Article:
A garden of peace to commemorate the plight of thousands Jewish refugees forcibly imprisoned in British-run camps on Cyprus after World War Two is to be opened next month on the island.
The opening of the garden in Xylotymbou on the east coast will be conducted by President Anastasiades. This year marks the sixty-fifth anniversary since the camps closed their barbed wire gates.
They were run by the British government for internment of those who had immigrated or attempted to immigrate to Palestine in violation of British policy.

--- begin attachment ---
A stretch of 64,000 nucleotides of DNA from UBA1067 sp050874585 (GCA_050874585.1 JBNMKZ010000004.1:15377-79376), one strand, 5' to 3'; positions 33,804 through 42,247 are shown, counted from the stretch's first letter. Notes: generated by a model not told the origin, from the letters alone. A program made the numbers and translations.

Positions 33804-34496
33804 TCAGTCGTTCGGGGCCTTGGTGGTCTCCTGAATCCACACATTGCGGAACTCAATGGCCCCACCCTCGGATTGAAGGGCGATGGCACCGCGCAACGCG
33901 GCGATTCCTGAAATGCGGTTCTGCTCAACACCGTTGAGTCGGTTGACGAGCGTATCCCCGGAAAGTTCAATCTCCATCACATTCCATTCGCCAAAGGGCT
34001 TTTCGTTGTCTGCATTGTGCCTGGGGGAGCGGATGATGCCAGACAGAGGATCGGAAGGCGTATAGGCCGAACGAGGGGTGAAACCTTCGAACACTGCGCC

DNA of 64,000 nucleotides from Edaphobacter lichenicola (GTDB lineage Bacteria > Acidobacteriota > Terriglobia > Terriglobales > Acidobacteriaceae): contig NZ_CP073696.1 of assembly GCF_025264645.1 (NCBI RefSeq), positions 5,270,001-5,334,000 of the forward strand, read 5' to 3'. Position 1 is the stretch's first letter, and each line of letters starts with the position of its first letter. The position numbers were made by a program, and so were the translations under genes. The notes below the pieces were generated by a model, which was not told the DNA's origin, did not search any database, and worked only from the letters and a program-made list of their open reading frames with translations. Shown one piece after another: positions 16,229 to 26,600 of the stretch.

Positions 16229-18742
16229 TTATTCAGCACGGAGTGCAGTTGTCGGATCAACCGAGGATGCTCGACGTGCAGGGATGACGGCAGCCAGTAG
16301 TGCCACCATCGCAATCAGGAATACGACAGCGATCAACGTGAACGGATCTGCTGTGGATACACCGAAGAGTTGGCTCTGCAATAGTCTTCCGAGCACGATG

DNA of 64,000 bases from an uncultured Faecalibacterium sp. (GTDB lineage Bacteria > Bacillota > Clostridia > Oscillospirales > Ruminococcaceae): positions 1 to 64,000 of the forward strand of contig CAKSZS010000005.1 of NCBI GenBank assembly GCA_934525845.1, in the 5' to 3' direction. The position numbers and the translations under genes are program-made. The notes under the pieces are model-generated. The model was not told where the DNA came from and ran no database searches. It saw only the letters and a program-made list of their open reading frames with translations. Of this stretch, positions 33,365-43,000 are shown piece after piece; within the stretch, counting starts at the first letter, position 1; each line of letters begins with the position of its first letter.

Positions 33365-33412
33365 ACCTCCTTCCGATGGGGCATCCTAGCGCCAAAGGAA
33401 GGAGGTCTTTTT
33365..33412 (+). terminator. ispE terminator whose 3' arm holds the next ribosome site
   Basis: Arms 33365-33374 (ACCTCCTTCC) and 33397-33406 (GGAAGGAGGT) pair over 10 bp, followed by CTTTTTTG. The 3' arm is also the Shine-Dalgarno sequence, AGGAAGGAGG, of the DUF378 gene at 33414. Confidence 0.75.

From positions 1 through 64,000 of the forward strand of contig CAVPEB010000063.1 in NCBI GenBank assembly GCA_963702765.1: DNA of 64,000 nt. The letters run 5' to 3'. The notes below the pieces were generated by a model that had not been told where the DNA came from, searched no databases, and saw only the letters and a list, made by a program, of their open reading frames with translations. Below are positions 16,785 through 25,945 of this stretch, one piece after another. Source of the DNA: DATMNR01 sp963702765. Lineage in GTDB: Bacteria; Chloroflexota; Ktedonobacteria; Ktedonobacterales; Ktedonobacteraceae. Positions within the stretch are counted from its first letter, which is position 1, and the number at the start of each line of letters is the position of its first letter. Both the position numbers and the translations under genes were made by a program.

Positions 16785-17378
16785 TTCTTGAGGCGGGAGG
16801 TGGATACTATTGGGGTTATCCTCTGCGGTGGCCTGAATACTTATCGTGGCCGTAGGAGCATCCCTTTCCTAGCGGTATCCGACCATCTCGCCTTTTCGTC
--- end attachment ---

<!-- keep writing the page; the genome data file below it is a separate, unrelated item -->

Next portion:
The camps, which were at the location of the present day Dhekelia base and Famagusta, operated from August 1946 to January 1949 and in total held about 51,000 people.
Would-be immigrants were forcefully transported to Cyprus and placed into detention camps behind barbed wire.
At its peak there were nine camps in Cyprus. The 1960 film Exodus, adapted from the book of the same name by Leon Uris, starts with the arrival of Jews in such a camp.
No indication of the camps existence survives at any of the locations.